Misinformation, and disinformation, on the internet, specifically with social media, has been a growing topic of concern since the last national election. Since that time, some social media platforms have been working to identify or remove posts and memes that are inaccurate.
Brands Fight Against Inaccuracy
Sometimes misinformation can take a toll on brands who take a public stand on issues or get caught in the middle of a hoax. Think to brands such as Pepsi who frequently has to debunk the online rumor that they removed the words, “Under God” from a can design featuring the Statue of Liberty and the Pledge of Allegiance.
Recently, Ben & Jerry’s ice cream brand has come under fire for their support of the Black Lives Matter movement and are being targeted with false memes about their support, including a photoshopped image of the founders holding a “We hate cops” sign. In cases such as this, brands have to address the controversary because the spread of misinformation and disinformation can be detrimental to brand trust.
A study by HubSpot revealed that 78% of consumers say that disinformation does damage brand reputation. Along with the loss of trust, brands will lose profits. Survey respondents indicated they would shop or do business with another brand (23 percent), nine percent would pull money from the company’s stock, another 17 percent would stop doing business with them or actively boycott the brand. Only none percent would assume the damaging event is fake and 18 percent would defend the brand they trust.
Social Platforms and Misinformation
Facebook has been a particularly ripe vessel for “fake news”. In fact, according to a study by Human Nature Behaviour, Facebook spreads the most fake news than any other platform. Researchers noted that people spend an average of 64 seconds reading fake news while only 42 seconds on legitimate news stories. More than 1.73 billion people use Facebook each day, according to their first-quarter report in 2020, making it the most used social platform in the world.
In recent years, Facebook has taken steps to reduce the ability of targeted ads to be used for political campaigns. While Facebook won’t remove inaccurate posts, it will create a warning if a post contains false information. Most recently this step was used to help curb the spread of inaccurate information about coronavirus. Facebook is still cashing in on political ads and has been resistant to fact-check or remove inaccurate ads placed by politicians. This week, however, Facebook announced that while it won’t remove content from politicians that violate platform rules, it will add a label explaining why it has left the content up. In addition, Facebook is widening the category for hateful content in ads. This is in response to a massive boycott of Facebook ads from major advertisers including Verizon and Unilever.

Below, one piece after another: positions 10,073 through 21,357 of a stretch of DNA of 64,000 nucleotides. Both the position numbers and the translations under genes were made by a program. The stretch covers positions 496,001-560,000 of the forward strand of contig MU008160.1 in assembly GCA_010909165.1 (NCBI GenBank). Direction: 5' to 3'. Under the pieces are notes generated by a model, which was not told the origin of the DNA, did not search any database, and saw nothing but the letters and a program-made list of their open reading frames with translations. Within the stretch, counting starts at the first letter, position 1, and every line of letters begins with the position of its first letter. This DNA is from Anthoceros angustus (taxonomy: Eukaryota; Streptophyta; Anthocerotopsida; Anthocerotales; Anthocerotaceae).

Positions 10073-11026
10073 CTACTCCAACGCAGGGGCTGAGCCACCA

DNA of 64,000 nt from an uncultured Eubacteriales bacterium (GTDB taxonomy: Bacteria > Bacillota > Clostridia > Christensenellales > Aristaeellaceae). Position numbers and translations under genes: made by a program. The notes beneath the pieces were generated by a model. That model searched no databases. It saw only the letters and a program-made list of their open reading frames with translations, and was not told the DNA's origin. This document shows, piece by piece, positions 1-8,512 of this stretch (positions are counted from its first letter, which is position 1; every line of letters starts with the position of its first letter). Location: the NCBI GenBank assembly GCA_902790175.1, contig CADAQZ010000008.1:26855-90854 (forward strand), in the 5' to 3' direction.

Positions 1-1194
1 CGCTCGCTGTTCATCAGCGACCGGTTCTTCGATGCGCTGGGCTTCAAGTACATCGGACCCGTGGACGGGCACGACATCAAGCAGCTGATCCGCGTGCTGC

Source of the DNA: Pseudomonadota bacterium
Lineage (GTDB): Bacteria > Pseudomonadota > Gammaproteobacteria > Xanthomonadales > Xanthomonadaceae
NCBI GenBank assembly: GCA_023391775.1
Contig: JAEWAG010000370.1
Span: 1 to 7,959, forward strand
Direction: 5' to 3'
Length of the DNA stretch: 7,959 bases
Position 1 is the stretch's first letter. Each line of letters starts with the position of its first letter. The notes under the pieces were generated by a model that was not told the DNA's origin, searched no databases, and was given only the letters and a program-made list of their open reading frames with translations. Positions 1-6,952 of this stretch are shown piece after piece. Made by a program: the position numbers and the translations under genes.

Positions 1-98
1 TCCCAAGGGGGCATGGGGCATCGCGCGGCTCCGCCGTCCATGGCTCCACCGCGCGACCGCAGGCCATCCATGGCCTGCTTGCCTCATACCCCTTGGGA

In the past year, Twitter has taken to placing a warning on tweets that contain inaccurate information and hiding tweets that glorify violence, hate, or harassment or violate their policy against abusive behavior. In some cases, these tweets are removed. Unlike Facebook, Twitter shocked the world by recently banning political ads.
Baseline Creative’s Commitment to Accuracy
Baseline Creative works with dozens of clients each year with social media management and search engine marketing. We create content, share content and create ads for Google as well as social media platforms—and we take this seriously. Accuracy in information is crucial. Our clients’ reputations, as well as our own, depend on the quality of information we source and produce.
We employ public relations professionals who abide by the Public Relations Society of America (PRSA) Code of Ethics which includes the value of honesty. This value states, “We adhere to the highest standards of accuracy and truth in advancing the interests of those we represent and in communicating with the public.” As PR professionals, we are as bound to this code as physicians are to the Hippocratic oath.
Disseminating or being a target of misinformation or disinformation are sure-fire ways to lose brand trust, customers, and profits. If you need help with a public relations ordeal or crisis communication plan, Baseline Creative can help get your brand back on track. Contact us for more information.